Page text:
Education in Pakistan is compulsory and free for children between the ages of five and 16 years old. The education system in Pakistan is usually divided into six levels: preschool, primary, middle, high, intermediate and university

The country suffers from a high illiteracy rate and gender disparity, and expats moving to Pakistan are likely to find that public education is not really an option for expat kids.

Public schools in Pakistan

Even though there is nothing stopping expat children from attending public schools in Pakistan, most expat parents don't pursue this option for various reasons, but mainly because of the poor quality of education and lack of decent facilities. There are also cultural differences to contend with, as well as the approach to learning and discipline. 

English and Urdu are the languages of instruction at public schools in Pakistan. Many schools follow a curriculum inspired by the British system, with strong religious influences.

Private and international schools in Pakistan

There are a number of private and international schools in Pakistan following various curricula. Most of these schools are located in Islamabad, Lahore and Karachi.

Many of the private schools are prestigious boarding schools. The standard of teaching and the quality of facilities tend to be far superior to those found at Pakistani public schools. These institutions also offer students a range of extracurricular activities such as sport, music and drama.

For expats moving to Pakistan for a short time, it makes sense to have their child attend an international school that follows the curriculum of their home country, or the International Baccalaureate (IB), as this would allow the student a smoother transition when moving from one school to the next. Another benefit of having one's child go to an international school is that it allows them to mix with other expat children who may be facing similar challenges in adjusting to life in a new country.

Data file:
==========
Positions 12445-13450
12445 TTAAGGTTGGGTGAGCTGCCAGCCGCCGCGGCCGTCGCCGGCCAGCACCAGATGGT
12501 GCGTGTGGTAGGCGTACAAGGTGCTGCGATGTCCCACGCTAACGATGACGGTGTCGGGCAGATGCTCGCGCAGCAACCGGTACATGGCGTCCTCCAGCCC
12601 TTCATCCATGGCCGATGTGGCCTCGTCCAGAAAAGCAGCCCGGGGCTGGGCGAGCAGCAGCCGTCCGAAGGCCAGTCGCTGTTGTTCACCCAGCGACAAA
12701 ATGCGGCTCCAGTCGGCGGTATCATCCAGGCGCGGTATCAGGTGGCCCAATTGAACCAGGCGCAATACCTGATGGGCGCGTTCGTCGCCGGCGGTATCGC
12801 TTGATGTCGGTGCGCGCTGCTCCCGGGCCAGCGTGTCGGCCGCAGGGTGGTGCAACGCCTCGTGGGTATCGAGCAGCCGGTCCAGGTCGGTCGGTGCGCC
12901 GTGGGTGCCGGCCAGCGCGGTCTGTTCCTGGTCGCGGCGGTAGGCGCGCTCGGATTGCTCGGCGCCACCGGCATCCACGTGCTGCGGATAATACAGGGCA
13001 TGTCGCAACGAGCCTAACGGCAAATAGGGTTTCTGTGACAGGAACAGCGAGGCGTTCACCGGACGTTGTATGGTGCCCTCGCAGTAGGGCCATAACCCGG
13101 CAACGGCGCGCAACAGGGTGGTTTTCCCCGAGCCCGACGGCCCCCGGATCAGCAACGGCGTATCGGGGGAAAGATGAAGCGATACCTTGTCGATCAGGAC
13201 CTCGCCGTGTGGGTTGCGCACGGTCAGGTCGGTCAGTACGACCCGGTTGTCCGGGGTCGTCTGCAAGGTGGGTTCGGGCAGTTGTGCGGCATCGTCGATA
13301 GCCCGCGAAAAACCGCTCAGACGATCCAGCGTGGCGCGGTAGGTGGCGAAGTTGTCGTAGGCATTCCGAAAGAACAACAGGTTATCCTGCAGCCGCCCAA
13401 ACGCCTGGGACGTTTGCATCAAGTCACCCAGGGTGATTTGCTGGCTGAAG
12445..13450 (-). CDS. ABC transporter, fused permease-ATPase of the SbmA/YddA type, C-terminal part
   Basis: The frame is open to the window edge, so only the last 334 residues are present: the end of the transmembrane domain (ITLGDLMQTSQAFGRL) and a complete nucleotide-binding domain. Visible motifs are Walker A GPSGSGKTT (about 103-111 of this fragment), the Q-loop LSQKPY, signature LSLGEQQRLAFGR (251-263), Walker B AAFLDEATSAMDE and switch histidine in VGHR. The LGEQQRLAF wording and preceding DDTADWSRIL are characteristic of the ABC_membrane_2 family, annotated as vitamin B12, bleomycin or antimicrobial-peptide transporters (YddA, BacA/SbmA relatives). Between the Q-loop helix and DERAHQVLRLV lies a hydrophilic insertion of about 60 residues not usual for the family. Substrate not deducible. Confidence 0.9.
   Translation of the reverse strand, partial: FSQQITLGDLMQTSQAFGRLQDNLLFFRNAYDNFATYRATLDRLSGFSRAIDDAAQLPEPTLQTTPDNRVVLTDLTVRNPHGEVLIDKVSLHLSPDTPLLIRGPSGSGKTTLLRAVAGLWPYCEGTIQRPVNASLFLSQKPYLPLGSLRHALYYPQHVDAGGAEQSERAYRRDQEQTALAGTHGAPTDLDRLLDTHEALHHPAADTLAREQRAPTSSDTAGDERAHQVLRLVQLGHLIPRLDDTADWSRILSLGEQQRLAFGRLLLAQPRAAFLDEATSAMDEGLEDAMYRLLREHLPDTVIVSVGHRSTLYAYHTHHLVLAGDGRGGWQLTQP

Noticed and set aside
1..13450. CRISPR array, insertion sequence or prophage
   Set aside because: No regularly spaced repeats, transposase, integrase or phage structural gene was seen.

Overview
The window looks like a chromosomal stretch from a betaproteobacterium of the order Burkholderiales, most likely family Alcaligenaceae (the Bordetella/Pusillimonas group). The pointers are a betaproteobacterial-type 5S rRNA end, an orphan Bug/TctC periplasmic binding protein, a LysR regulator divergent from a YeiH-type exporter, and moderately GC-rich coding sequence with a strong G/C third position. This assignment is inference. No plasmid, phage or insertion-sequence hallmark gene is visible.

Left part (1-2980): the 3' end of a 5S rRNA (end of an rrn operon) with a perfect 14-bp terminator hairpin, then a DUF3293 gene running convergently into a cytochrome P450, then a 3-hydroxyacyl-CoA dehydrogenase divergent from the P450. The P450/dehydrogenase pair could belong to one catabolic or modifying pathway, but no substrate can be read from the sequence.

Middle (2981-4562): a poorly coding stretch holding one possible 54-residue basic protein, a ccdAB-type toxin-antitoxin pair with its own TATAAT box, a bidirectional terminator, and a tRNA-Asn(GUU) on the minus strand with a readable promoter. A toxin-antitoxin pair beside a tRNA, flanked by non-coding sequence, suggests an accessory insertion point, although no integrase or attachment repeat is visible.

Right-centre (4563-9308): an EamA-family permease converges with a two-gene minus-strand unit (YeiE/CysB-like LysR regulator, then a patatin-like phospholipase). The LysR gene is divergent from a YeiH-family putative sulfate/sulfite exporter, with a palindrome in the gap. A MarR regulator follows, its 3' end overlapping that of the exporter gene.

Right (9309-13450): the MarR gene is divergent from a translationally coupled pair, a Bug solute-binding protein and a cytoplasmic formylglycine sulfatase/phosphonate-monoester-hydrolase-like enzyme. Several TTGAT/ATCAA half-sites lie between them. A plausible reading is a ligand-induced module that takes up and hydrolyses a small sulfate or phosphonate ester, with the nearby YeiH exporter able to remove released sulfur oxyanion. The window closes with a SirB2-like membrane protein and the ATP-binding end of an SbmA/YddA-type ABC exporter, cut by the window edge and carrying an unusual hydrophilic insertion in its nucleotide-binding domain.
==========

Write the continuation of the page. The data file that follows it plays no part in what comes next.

School fees for both private and international schools are very expensive. Expats relocating to Pakistan to take up a lucrative job offer should certainly negotiate a sizeable allowance to cover the cost of school fees when discussing their employment package with the hiring company. 

Special-needs education in Pakistan

The education system in Pakistan is not as nuanced and pragmatic as Western expats might be accustomed to. Special needs education is an area that is grossly neglected in Pakistan and children with disabilities tend to be stigmatised rather than accommodated for within the system. 

The Pakistani government has put plans in place to create a system of inclusive schooling in which children with physical or mental disabilities can receive the support they need while being taught alongside their peers in mainstream schools. It may be a while still before these plans are put into action. In the meantime, there are a number of special-education schools in the country that cater to a range of physical and mental disabilities. 

Those who wish to send their child to a private or international school in Pakistan will discover that these schools are generally more equipped to deal with a broader range of learning needs than their public counterparts. Teachers at these institutions are also able to give each student more individual attention. It is recommended that expat parents do their research and contact individual schools for more information about the support they are able to provide. 

Tutors in Pakistan

Expats looking to provide their children with additional academic support may struggle to find suitably qualified tutors in Pakistan. Although they may be able to approach advisors from their child's international school for some direction, often the best bet is to find some support online.

Pakistan Tutors, FAHAD Tutors and AG Tutors are tutoring companies based in Pakistan that offer either online or home tutoring for school aged children. Those looking for school support, help with language acquisition or assistance adjusting to a new school and curriculum would do well to start here. 

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